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Intellectual Dishonesty in Shroud of Turin Research

imageA reader writes:

To opine, without proof, that someone is intellectually dishonest is itself intellectual dishonesty at its worst. . . .

I agree. I am troubled by the all the charges of intellectual dishonesty against a certain historian and several scientists who are members of the Shroud Science Group (SSG). I have carefully read through the charges in a guest posting and in comments with the idea of perhaps editing them. I may do so. I will certainly act on specific complaints.

To be clear, I don’t agree with any of the accusations of intellectual dishonesty. In my opinion they are unjustified and insulting. I know many of the people being accused.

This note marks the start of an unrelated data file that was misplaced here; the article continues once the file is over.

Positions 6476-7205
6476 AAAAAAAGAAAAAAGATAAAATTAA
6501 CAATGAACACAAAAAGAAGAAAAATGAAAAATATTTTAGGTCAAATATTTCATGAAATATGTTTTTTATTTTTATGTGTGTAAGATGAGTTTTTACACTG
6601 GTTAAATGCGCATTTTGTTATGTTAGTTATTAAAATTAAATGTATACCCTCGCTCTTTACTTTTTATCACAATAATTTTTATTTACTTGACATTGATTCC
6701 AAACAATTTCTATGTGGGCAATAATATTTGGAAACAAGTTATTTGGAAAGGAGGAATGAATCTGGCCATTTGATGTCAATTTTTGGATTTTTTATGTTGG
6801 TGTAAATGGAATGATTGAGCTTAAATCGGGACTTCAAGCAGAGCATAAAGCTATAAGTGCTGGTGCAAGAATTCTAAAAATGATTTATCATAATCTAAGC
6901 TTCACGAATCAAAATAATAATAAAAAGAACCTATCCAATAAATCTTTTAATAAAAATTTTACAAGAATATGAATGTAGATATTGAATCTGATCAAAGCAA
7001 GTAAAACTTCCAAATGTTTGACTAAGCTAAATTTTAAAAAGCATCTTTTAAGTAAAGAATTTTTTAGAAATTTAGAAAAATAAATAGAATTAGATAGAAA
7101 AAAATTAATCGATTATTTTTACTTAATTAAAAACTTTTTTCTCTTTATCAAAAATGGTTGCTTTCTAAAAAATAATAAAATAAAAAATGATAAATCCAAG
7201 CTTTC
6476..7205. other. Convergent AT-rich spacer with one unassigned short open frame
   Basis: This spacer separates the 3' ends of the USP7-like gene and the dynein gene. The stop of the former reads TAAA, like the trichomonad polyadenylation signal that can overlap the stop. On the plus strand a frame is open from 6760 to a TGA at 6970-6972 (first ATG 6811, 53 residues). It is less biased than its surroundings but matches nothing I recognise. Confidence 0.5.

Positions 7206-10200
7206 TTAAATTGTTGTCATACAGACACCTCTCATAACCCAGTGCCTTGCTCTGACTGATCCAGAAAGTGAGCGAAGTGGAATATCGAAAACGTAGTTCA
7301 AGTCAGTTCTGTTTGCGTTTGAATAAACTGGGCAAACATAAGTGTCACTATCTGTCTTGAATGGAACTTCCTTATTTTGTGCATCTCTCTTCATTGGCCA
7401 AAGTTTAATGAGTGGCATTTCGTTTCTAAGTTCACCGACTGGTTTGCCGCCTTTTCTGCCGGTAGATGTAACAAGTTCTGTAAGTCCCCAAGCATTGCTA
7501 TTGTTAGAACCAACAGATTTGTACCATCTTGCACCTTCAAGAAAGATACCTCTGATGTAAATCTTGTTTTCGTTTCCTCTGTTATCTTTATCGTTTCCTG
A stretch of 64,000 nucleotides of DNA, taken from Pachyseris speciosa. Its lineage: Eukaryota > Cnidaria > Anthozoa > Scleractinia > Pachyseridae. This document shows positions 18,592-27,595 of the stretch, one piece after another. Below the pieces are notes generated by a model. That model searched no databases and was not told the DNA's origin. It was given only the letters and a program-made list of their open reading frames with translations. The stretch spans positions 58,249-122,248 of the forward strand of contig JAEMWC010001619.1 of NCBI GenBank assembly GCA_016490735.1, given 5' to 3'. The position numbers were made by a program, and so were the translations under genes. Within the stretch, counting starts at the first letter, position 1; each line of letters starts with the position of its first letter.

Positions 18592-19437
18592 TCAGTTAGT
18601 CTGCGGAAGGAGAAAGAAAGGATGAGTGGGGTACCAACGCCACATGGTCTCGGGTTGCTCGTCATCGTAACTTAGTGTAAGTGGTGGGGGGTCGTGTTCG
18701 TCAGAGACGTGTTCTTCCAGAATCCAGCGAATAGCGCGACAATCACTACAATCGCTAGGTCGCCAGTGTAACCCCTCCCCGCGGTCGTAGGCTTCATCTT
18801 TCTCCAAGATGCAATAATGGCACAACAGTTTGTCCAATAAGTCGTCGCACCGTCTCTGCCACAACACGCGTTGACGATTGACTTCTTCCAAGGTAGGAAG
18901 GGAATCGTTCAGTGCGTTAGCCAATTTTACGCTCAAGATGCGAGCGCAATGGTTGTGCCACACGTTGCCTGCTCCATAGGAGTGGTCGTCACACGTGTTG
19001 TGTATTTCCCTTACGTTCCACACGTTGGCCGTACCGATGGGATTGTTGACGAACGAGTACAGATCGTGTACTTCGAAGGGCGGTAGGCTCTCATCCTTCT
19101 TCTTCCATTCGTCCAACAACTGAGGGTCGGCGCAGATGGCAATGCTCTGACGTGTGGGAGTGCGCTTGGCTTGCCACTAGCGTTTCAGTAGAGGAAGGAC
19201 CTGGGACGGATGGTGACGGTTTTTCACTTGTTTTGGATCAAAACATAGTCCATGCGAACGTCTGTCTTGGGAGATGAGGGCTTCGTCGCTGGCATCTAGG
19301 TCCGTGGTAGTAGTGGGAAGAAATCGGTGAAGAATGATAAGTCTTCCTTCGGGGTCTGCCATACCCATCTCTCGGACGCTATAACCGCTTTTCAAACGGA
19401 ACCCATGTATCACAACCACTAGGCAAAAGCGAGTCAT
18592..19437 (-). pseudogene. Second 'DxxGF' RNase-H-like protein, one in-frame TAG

From time to time, in the world of shroud studies, I find myself disagreeing with someone’s methods, someone’s interpretation of facts, someone’s derived conclusions. At times, I am frustrated to find someone championing a particular hypothesis that I think can’t be right. Sometimes I am disappointed by someone’s apparent bias; but I have to remember that believing something is not the same as acting from bias. None of this is intellectual dishonesty. None of it!

Honesty is as we saw it in Ray Rogers when he changed his mind about the possibility of invisible mending. From what I know personally and from papers and correspondence I can’t imagine any of the SSG scientists or any of the well-known shroud historians acting any other way; that is with complete honesty.

From now on, unless someone has proof that I see first, accusations of intellectual dishonesty will not be permitted on this blog.

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